North American Network Operators Group|
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How common is lack of DNS server diversity?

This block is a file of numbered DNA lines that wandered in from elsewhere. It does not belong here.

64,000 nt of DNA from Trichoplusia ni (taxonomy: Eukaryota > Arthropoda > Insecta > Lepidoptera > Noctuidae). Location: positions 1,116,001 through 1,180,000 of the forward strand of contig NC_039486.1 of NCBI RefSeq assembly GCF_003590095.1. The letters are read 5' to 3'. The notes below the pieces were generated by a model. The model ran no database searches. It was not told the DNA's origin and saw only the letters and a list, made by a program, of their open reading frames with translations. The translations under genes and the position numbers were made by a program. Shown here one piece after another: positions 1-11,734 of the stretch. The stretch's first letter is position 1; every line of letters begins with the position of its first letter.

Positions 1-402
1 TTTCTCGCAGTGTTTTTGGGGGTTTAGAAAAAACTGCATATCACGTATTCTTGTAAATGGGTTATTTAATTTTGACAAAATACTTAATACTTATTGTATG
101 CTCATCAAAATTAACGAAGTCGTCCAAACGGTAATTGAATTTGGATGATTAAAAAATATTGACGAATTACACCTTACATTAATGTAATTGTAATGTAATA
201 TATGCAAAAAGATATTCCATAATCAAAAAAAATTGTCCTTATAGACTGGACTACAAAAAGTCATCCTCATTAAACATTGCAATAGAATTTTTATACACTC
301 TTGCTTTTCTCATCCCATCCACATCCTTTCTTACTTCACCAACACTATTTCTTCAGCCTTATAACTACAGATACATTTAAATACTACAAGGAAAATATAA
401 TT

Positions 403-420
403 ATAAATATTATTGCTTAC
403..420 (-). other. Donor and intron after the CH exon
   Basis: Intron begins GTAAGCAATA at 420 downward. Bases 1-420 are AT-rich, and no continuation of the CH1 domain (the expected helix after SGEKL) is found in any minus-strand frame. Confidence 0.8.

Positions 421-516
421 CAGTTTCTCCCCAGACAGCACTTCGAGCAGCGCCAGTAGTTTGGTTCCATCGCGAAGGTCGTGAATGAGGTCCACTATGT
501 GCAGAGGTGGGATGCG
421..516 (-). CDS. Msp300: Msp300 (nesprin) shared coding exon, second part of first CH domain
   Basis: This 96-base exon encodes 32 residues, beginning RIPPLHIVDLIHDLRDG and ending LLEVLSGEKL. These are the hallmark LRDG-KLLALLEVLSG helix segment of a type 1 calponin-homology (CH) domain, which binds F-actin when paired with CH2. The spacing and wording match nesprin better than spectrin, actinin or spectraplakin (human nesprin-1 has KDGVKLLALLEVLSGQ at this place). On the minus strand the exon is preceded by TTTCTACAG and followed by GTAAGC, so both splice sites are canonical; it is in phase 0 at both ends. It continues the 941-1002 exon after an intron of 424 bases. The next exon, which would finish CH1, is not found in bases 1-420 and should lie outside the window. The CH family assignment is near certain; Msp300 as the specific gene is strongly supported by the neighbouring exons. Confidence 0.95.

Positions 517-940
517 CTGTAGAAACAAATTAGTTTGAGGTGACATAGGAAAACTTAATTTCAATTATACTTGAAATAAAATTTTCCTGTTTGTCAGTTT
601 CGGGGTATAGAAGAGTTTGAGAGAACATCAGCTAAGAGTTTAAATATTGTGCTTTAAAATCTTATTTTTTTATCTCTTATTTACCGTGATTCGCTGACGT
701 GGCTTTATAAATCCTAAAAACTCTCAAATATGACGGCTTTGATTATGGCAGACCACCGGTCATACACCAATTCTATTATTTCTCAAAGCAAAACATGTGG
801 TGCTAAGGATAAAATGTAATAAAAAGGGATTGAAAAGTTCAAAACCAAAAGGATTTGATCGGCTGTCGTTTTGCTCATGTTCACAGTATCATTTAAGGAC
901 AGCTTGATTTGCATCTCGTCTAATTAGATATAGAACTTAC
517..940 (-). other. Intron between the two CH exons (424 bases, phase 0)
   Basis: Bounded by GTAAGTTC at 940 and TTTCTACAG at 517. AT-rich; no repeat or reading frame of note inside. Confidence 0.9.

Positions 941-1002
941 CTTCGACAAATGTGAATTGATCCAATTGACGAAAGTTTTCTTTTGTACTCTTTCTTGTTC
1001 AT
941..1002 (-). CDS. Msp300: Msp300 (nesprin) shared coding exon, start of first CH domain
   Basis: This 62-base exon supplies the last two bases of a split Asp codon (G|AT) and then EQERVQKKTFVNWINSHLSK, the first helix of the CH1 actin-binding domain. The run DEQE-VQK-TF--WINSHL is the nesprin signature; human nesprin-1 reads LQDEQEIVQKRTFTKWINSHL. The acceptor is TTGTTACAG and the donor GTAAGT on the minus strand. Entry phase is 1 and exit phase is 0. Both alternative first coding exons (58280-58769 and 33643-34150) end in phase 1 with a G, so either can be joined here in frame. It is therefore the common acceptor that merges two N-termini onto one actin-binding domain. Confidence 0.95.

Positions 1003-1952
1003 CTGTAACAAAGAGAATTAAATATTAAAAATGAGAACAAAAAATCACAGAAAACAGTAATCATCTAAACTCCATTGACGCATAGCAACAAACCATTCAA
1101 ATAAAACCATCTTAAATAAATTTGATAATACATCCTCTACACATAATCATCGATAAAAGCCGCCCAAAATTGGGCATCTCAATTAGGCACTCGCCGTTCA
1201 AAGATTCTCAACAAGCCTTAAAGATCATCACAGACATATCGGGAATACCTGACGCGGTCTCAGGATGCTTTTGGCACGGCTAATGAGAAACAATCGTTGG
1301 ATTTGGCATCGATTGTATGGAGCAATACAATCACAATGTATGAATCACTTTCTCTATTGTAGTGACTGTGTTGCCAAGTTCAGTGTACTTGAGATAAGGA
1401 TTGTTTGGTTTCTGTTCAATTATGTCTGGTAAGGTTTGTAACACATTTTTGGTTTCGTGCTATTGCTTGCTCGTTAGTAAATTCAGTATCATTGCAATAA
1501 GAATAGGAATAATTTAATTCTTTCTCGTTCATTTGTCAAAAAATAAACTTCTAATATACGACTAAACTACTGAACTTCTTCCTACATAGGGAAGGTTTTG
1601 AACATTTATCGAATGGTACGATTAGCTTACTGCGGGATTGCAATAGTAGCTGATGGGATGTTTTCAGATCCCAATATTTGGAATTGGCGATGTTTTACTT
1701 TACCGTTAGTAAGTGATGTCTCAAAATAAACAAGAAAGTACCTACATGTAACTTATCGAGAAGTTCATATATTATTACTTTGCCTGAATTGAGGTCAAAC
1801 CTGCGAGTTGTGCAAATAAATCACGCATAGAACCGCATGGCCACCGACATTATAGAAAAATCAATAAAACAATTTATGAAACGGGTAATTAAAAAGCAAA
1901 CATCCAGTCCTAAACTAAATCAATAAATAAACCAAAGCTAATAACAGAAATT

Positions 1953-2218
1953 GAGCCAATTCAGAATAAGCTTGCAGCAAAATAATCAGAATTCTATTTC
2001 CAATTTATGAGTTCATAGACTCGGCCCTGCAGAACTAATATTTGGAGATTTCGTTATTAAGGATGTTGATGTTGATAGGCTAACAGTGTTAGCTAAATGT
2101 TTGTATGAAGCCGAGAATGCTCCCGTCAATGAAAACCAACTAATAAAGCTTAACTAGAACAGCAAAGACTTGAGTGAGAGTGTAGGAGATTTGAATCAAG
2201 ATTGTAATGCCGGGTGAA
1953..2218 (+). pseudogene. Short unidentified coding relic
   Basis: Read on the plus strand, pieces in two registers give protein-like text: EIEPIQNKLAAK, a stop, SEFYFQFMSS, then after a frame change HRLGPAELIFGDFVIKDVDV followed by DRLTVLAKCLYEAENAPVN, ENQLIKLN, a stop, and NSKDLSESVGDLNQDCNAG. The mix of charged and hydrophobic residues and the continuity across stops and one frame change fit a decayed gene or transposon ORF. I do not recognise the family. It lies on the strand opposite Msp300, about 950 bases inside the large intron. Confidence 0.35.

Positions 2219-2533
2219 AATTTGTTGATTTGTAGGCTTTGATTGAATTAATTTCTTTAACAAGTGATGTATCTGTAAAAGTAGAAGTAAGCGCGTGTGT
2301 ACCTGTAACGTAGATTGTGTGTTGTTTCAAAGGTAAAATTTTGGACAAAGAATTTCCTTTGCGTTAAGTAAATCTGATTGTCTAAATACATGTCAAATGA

Mice and Men found that 38% of the .COM domains surveyed had all their name servers on the same subnet. And 75% had one or more configuration errors. http://www.menandmice.com/dnsplace/healthsurvey.html DNS, like most databases, suffers from information entropy. In other words, it takes a lot of energy to keep information correctly updated while it is being changed. Anyone who has been Hostmaster for even a moderately sized ISP knows there is an amazing number of ways for people to mess up any of the pieces of data required to make the whole thing work. As several people pointed out, you can't really assume close IP addresses are in fact topologically close on the network. For example, if you look at the name severs for GENUITY.NET Domain servers in listed order: DNSAUTH1.SYS.GTEI.NET 18.104.22.168 DNSAUTH2.SYS.GTEI.NET 22.214.171.124 DNSAUTH3.SYS.GTEI.NET 126.96.36.199 They appear to be closely related. However, the addresses are in fact routed to very diverse locations on Genuity's network. You will find the same thing if you look at the name servers for UU.NET Domain servers in listed order: AUTH00.NS.UU.NET 188.8.131.52 AUTH60.NS.UU.NET 184.108.40.206 These servers are also geographically diverse. So I'm not sure if the 38% number is a true indication of how much diversity DNS servers have.